Donald Trump says Hillary Clinton is making “nasty” ads about him. Most of Clinton’s commercials about Trump, though, merely include clips of him speaking. Her campaign seems to have concluded that Trump is his own worst enemy.
The most frequently used Clinton advertisements about Trump have a common theme: They show regular people, often in the flicker of a television set, spliced with footage of Trump making some of his most incendiary comments. The Republican presidential nominee’s decades in the spotlight, including as a reality television show host, have given the Democratic contender an unusual bounty of ad material.
Trump is paying attention. During Monday’s debate, he told Clinton he’s noticed “the very nasty commercials that you do on me in so many different ways, which I don’t do on you.”
That prompted Shonda Rhimes, a television producer and Clinton supporter, to tweet: “Wait. She did not run ads that say mean things. She ran ads that use audio of his own mean nasty statements.”
The Associated Press reviewed Clinton’s 32 different general election ads that have aired on broadcast television and national cable and found 24 that show or mention Trump. The majority of those feature raw footage of him rather than others opining on his words and actions.
Trump’s assessment at the debate that he’s not running “nasty” ads about Clinton also isn’t quite right. Through this week, his campaign had only four different ads — three of which swat at Clinton, including one that highlights her “basket of deplorables” comment about his supporters.
While Trump is just starting to expand his advertising — promising at least $100 million in TV spots by Election Day — Clinton has already spent $136 million on general election spots, Kantar Media’s political ad tracker shows.
Hope Hicks, Trump’s campaign spokeswoman, did not respond to a request for comment about why Trump characterized the Clinton ads about him as “nasty.” During the debate he seemed to say it’s because they lack context.
“You know, Hillary is hitting me with tremendous commercials,” he said. “Some of it’s said in entertainment.” He named Rosie O’Donnell as one of his targets, saying “she deserves it and nobody feels sorry for her.”
One of Clinton’s newest ads, called “Mirrors,” shows girls looking at their reflections, brushing their hair and taking selfies while Trump says things like “look her right in that fat, ugly face of hers” and “a person who is flat-chested is very hard to be a 10.” Trump lobbed the former barb at O’Donnell and the latter at actress Nicolette Sheridan.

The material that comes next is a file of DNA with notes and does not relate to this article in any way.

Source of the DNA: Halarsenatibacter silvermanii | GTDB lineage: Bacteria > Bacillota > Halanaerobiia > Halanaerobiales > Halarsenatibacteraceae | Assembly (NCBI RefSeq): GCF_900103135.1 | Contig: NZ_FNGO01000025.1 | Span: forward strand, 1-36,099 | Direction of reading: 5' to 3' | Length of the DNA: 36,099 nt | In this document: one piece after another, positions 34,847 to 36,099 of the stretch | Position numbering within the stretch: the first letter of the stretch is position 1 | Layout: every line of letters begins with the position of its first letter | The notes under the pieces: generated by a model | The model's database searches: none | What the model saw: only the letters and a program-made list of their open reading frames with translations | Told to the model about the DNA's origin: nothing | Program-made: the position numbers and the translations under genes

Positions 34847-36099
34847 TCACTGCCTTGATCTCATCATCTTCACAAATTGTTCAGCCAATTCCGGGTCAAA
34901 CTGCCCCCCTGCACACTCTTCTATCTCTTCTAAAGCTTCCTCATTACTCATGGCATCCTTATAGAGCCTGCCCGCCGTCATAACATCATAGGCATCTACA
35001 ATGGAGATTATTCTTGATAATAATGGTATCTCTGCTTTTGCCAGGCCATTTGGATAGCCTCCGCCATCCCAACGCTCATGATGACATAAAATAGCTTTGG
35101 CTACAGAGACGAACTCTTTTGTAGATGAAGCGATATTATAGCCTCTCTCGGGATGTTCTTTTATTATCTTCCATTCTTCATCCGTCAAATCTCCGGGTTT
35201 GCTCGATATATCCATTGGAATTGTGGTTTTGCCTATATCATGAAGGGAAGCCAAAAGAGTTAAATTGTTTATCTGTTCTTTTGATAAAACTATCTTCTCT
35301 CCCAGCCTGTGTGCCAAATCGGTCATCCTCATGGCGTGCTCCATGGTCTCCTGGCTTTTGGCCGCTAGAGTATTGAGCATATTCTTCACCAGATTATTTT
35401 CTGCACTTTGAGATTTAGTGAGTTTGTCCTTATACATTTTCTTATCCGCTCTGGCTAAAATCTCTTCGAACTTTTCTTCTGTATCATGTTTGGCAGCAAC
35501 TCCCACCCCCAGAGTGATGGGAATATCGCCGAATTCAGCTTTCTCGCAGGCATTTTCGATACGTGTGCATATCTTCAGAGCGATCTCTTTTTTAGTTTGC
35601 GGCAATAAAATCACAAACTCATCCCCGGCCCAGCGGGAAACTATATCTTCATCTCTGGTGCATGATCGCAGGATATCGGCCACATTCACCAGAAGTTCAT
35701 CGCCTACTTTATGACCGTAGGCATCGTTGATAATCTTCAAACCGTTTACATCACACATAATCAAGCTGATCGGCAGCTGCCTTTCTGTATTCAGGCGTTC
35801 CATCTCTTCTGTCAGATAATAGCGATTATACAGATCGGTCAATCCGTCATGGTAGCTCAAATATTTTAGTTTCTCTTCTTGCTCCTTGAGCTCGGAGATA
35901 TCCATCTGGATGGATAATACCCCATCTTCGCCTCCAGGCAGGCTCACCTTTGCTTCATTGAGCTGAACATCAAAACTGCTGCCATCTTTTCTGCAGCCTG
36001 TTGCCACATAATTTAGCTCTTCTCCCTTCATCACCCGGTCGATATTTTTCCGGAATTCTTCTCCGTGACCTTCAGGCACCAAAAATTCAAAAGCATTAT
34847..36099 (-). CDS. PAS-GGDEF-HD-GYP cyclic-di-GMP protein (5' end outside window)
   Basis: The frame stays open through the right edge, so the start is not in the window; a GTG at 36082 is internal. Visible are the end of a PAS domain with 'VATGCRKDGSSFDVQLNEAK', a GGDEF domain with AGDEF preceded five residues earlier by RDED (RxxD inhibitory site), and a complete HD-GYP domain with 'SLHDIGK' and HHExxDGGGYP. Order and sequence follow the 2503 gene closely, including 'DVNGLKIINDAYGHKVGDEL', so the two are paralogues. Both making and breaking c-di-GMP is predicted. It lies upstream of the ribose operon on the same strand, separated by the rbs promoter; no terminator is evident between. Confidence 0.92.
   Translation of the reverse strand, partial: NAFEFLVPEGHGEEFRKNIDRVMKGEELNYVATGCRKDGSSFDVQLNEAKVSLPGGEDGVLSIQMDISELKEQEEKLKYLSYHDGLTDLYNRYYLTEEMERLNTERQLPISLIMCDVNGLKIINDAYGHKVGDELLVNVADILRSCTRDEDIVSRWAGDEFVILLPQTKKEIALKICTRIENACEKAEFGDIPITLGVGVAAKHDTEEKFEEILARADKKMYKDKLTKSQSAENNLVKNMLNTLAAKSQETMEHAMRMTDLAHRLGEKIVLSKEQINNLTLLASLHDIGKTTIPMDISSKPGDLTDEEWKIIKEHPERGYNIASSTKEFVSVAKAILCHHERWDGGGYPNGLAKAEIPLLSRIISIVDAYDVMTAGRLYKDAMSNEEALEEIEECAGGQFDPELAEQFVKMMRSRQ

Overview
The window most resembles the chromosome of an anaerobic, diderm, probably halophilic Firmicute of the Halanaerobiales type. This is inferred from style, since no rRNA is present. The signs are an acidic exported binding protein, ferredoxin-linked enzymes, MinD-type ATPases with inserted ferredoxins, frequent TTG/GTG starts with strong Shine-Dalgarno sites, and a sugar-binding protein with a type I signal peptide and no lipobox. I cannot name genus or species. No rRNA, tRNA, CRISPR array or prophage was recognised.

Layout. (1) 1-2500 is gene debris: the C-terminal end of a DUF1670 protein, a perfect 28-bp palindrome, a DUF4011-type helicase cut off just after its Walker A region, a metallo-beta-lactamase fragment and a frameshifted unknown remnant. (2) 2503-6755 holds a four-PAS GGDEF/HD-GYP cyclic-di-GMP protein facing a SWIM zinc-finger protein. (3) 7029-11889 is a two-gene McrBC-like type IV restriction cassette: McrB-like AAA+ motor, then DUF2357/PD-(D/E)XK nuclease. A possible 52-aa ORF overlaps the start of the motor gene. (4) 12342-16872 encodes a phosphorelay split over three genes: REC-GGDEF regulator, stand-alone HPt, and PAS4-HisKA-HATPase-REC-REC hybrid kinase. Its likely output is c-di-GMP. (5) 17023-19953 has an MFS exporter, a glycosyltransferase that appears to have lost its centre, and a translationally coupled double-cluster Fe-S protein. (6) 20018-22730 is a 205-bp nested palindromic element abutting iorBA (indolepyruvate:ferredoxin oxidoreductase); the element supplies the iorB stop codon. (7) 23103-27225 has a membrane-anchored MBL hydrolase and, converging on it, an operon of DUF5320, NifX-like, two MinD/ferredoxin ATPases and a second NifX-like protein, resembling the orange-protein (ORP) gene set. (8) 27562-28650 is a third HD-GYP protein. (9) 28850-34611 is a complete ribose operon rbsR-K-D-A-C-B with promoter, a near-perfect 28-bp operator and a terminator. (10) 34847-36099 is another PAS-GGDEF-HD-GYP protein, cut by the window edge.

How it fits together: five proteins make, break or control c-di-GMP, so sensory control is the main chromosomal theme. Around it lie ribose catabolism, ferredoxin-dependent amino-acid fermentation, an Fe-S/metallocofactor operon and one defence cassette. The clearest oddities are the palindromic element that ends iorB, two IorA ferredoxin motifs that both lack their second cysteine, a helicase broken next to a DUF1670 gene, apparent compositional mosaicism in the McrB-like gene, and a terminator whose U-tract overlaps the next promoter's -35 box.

The 30-second spot debuted late last week and has already aired 4,000 times.
It’s a female-specific twist on what has been her most frequently shown ad, called “Role Models.”
In that spot, which has aired more than 15,300 times since it debuted in mid-July, children are lounging around television sets as Trump says, “I could stand in the middle of Fifth Avenue and shoot somebody and I wouldn’t lose any voters, OK,” and replays a clip of him saying a curse word, which is bleeped out.
The spot ends with the text: “Our children are watching. What kind of president will they see?”
Other Clinton ads seek to portray Trump as an unsteady leader by highlighting his comments about turning to himself and Sunday talk shows for military advice. “I am speaking with myself because I have a very good brain,” Trump says in an interview that’s included in several Clinton spots.
The campaign also beams his words into Democratic households that Clinton is trying to motivate.
In Spanish-language commercials, voters can hear Trump’s description at his campaign kickoff last year of some Mexican immigrants as “rapists” and “criminals.” In a new commercial on BET, Trump’s question to African-Americans at a recent campaign stop, “What the hell do you have to lose?” by voting for him is played. The Clinton campaign answers with text on the screen: “EVERYTHING.”
Still more Trump footage finds its way into dozens of ads by Priorities USA, a super PAC backing Clinton.
Trump has continued to provide a steady stream of new material.
During the debate, Clinton mentioned Alicia Machado, a former Miss Universe whom Trump had called “Miss Piggy” when he owned the pageant. Trump continued talking about Machado the next morning. “She gained a massive amount of weight, and it was a real problem,” he told Fox News.
That clip is now part of a Clinton campaign video that went online Wednesday.
Keep track on how much Clinton and Trump are spending on television advertising, and where they’re spending it, via AP’s interactive ad tracker. http://elections.ap.org/content/ad-spending
Follow Julie Bykowicz on Twitter at: http://twitter.com/Bykowicz.
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